The Winter also deliver an unexpectedly plush ride across unmade/pockmarked roads, even run at their (70psi maximum) carpeted in churned and frozen slush. That said; their relative heft left me feeling wearier than I would running slicks over comparable 20mile commutes, but horses for courses spring to mind.
The Winter are extremely sure footed, whatever I’ve chucked at them, with none of the disconcerting squirm you get with a cross or mtb knobbly. I’ve never felt the need to drop pressures below 50 psi but 55-65 seems to strike the best balance between grip, rolling resistance and comfort. Common sense is still required when crossing wet manhole covers, cattle grids and similar raised ironworks but even when I’ve been really tired, or provocatively caviller, they give fair warning before anything passing for a slide strikes. Unfortunately, and this goes for any tyre, are useless in the face of spilt derv-hit that and down you’ll go.
Snow and Ice is their primary purpose.
On some levels, the fact I’ve been able to hustle along in complete confidence through picturesque though dicey conditions and averaging 17mph, should pretty much say it all. Getting them up to these speeds is much less taxing in snow and ice but demands a smooth pedalling style, particularly when pulling away.
I’ve forgotten myself a few times and let rip … resulting in a pregnant pause before the carbide spikes did their thing. Roundabouts being the main offenders but we’re not talking spill city, or soiled shorts county.
Measured restraint and I’ve been able to cruise through several inches and impacted ice with no problems, or obvious loss of traction. No problems cornering at this pace either, even along some S-bends, although 20mph has been as provocative as I’d dare, when tackling sheet and black ice.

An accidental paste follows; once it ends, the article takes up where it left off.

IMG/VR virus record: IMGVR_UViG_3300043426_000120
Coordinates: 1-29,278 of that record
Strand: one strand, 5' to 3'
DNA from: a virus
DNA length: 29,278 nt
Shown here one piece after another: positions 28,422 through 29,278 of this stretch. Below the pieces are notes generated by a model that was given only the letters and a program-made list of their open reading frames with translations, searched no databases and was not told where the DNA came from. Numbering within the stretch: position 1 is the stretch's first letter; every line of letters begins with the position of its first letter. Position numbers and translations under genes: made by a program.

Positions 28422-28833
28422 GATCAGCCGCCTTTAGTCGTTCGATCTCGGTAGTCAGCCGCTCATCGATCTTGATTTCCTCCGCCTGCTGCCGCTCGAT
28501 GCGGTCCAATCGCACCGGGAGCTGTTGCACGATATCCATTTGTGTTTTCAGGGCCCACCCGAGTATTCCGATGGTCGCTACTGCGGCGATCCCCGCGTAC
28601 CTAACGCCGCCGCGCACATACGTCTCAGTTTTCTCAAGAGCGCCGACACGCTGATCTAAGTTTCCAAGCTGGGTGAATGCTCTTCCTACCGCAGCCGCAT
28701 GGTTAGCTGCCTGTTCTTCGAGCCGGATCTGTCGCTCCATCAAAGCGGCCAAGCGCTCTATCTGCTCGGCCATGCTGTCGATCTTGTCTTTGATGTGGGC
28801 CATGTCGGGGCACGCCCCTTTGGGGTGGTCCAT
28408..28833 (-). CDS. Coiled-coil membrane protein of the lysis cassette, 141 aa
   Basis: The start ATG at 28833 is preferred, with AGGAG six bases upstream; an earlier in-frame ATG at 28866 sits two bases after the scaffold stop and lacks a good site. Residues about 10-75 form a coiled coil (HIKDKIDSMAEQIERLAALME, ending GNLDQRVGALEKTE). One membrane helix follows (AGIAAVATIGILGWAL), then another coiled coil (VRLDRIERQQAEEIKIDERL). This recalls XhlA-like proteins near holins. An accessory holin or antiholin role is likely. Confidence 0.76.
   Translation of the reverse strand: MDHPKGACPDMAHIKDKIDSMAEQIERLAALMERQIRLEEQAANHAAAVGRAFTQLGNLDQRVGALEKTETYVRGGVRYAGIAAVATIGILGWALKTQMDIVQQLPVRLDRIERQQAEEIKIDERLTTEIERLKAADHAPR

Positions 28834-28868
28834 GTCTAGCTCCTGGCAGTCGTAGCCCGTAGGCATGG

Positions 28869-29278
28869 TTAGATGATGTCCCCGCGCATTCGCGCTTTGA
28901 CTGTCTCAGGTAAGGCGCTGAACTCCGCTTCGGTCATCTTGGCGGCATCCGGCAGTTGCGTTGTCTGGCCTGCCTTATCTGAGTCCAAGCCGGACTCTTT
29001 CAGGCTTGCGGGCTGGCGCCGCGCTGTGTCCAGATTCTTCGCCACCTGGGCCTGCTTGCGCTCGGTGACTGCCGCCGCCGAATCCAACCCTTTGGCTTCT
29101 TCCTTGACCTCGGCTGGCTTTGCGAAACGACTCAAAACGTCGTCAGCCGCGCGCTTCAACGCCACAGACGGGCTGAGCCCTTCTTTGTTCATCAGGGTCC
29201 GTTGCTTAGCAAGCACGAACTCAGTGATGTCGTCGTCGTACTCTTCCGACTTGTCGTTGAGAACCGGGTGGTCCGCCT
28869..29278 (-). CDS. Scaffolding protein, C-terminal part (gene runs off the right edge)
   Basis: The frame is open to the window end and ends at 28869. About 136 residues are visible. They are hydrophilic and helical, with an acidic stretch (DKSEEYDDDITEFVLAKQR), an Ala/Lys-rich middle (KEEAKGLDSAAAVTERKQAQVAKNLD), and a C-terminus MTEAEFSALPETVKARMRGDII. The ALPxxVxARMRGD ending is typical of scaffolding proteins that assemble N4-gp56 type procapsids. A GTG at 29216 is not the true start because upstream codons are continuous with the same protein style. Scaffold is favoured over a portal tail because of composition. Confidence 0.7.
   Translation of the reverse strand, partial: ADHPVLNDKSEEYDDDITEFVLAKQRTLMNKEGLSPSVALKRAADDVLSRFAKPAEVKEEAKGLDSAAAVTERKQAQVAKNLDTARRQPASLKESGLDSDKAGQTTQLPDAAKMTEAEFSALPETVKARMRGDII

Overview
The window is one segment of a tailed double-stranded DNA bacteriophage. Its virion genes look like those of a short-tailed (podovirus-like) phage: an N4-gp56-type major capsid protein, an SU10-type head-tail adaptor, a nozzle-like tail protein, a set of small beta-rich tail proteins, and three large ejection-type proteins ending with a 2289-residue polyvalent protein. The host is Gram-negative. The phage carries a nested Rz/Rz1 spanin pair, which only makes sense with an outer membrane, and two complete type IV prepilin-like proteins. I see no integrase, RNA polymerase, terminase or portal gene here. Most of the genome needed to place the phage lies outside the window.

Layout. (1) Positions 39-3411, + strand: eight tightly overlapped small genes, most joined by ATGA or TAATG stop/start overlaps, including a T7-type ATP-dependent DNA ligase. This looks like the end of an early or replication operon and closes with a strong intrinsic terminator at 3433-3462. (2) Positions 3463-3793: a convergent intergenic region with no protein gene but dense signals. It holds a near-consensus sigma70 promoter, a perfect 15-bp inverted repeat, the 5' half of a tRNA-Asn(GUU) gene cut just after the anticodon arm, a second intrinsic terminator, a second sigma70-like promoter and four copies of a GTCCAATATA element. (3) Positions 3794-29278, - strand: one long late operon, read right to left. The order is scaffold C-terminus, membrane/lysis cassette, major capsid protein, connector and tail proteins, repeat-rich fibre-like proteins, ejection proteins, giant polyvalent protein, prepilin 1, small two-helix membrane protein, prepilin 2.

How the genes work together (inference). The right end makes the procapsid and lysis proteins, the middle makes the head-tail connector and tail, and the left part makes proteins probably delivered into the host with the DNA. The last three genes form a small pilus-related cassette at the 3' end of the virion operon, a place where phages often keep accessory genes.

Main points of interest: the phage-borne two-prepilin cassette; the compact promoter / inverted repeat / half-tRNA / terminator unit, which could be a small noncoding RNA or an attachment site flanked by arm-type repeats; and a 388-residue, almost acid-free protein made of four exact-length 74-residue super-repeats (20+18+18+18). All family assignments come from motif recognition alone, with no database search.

The spike’s pattern ensures reasonable scope for forest fun too, provided you’re happy with a modest 12-15mph but there’s something very rewarding about riding through ice, snow and slush and being able to relax. If you are looking toward anything more spirited, I’d suggest shelling out for the 240.
As I intimated earlier, the Winter are holding up really well, with nominal wear, or signs of perishing around the sidewalls. On salty rides, the spikes will turn rusty pretty quickly but liker cleats, this is quickly dismissed during the next dry outing. Ours still deliver the goods but after three thousand miles, season specific use, are now beginning to show obvious signs of wear, especially the rear.
Given the tyres are still in their prime, I’d be inclined to shell out £12 or so for a replacement kit (We’ve seen 100 spikes and fitting tool for £14 online). Those living in seriously remote areas, or wanting more grip off road could also upgrade performance by adding to the existing pattern.
The winter do add a fair bit of weight and sap rider reserves quicker, say if you’re tackling a lot of clear, tarmacked road in between stretches of sheltered lanes with black ice. Some riders will also suggest the UK’s weather isn’t harsh, long enough to merit their investment and I can see their point.
However, though they’re not fool proof, the Winter inspire confidence and have really delivered on their design brief. They also work out very cheaply, compared with component, or rider injury - especially if you’re self-employed and we’ve seen them for as little as £20 (each) online.